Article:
After the British government announced plans to launch a review of the business rates system in March 2016, a later postponement of such a development left many feeling the powers that be did not sufficiently understand the pressure felt by business owners.
Indeed, in the run up to the general election in May, opposition parties, and in particular Labour, made business rates a big part of manifestos and business pledges. Former shadow business secretary Chuka Umunna declared that business owners have been “clobbered” by hikes in business rates and that a cutting, and then freezing, of business rates was necessary.
In the Summer Budget in July and Autumn Statement in December we heard little to nothing when it came to business rates – the government instead focusing on things like apprenticeships, corporation tax and the wider economy.
Now, however, new research has suggested businesses are “sleep walking” into major business rates changes that are going on below the surface.
Despite January 2016 being the mark when the government will have finished assessing three-quarters of properties for new business rates, each will not know the results until October 2016.
As such, it will come as a surprise to the 76 main towns and shopping centres that are predicted to experience an increase to business rates. Furthermore, parts of London could see a hike of more than 400 per cent.
To combat the surges some parts of the UK will experience, Colliers International research suggested the Midlands, North of England and Wales will benefit from business rates decreases.
Showing the extent of the changes, Dover Street, a shopping street in the capital home to brands such as Victoria Beckham, could witness a rate increase from around £80,000 to nearly £400,000 by 2017.
Alongside the swanky shopping and entertainment street, Brixton at 128 per cent and Fulham at 187 per cent will also be hit particularly hard.
John Webber, head of rating at Colliers International, said: “The 2017 rating revaluation will produce the largest changes to business rates for high street retailers in a generation. We now understand that the bulk of assessments have been made and local councils are very nervous about widespread reductions in business rates revenue.
“Our message is clear: retailers need to start planning for these changes. Retailers in London and the South East will, in some cases, face significant rate rises. Budgeting to allow for this should be addressed now and we hope that our data serves as a wake-up call a clear 12 months before the government publishes the final details. For retailers who are considering closing unprofitable shops in the North and the Midlands, this report should be good news with likely rates’ cuts only round the corner.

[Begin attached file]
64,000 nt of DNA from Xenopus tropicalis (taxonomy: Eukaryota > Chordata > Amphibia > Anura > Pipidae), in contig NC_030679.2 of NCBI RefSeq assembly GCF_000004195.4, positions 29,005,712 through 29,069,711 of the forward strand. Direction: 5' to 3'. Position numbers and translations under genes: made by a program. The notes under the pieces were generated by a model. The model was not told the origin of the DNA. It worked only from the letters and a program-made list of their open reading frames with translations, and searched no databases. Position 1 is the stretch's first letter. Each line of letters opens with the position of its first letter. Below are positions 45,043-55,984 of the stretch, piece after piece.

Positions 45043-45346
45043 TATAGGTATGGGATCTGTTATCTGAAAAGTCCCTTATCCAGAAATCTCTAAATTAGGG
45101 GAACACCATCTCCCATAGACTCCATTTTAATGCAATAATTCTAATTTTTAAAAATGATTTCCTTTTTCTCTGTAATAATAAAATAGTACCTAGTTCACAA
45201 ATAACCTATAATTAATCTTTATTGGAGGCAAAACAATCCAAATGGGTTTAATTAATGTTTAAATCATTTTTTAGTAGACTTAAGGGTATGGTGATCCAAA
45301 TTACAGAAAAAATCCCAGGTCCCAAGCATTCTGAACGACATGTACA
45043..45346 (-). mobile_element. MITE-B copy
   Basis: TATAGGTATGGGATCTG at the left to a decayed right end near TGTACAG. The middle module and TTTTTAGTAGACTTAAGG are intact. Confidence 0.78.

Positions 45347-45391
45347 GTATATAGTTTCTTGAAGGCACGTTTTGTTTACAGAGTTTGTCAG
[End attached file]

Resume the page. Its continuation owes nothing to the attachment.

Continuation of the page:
“For retailers who can expect a reduction in business rates, it’s important to be clear about rate liability. This knowledge offers leverage for both landlord and tenant when it comes to rent negotiations. Retailers who could be sleep walking into rates changes are threatening the sustainability of their stores. We strongly urge them to wake up and act to protect their shops and the jobs which rely upon them.”
Britain’s current system has been widely criticised because of the way that rates are charged to retailers based on the value of the company’s shop or other commercial property, rather than turnover or profit. Business rates bring in around £25bn annually to the Treasury, but retailers argue that they are not closely related enough to actual profitability and say the system gives online retailers an unfair advantage.
Earlier in 2015, Real Business heard from Askar Sheibani, CEO and founder of telecoms repair and support company Comtek, that his business was paying thirty times more for business rates in the UK than it was for other operations in the UK.
“While the government has taken steps to lower the business rates for some organisations, such as those adhering to specific criteria and located in Enterprise Zones, the it must overhaul the entire process. Instead of basing the rates calculation on property value, more focus should be placed on profitability and performance, so as to encourage, rather than hamper, business growth.”
So, which areas are likely to be raising a glass and which will be drowning their sorrows?
Top 10 UK winners with business rates reductions:
Newport: 80 per cent reduction
Port Talbot: 64 per cent reduction
Tamworth: 56 per cent reduction
Neath: 56 per cent reduction
Ealing: 46 per cent reduction
Torquay: 45 per cent reduction
Pontypridd: 44 per cent reduction
Dewsbury: 43 per cent reduction
Llanelli: 43 per cent reduction
Kidderminster: 42 per cent reduction
Central London – Biggest increases
Jermyn Street: 133 per cent increase
James Street: 72 per cent increase
Strand: 93 per cent increase
New Bond Street: 69 per cent increase
Old Bond Street: 169 per cent increase
Coventry Street: 186 per cent increase
Leicester Square: 239 per cent increase
Marylebone High Street: 146 per cent increase
Redchurch Street: 131 per cent increase
Bishopsgate: 181 per cent increase
Dover Street: 415 per cent increase
Outer London – Biggest increases
Putney: 12 per cent increase
Clapham Junction: 78 per cent increase
Hammersmith: 89 per cent increase
Islington: 53 per cent increase
Hampstead: 29 per cent increase
Wandsworth: 67 per cent increase
Camden: 10 per cent increase
Westfield London: 102 per cent increase
Brixton: 128 per cent increase
Southall: 91 per cent increase
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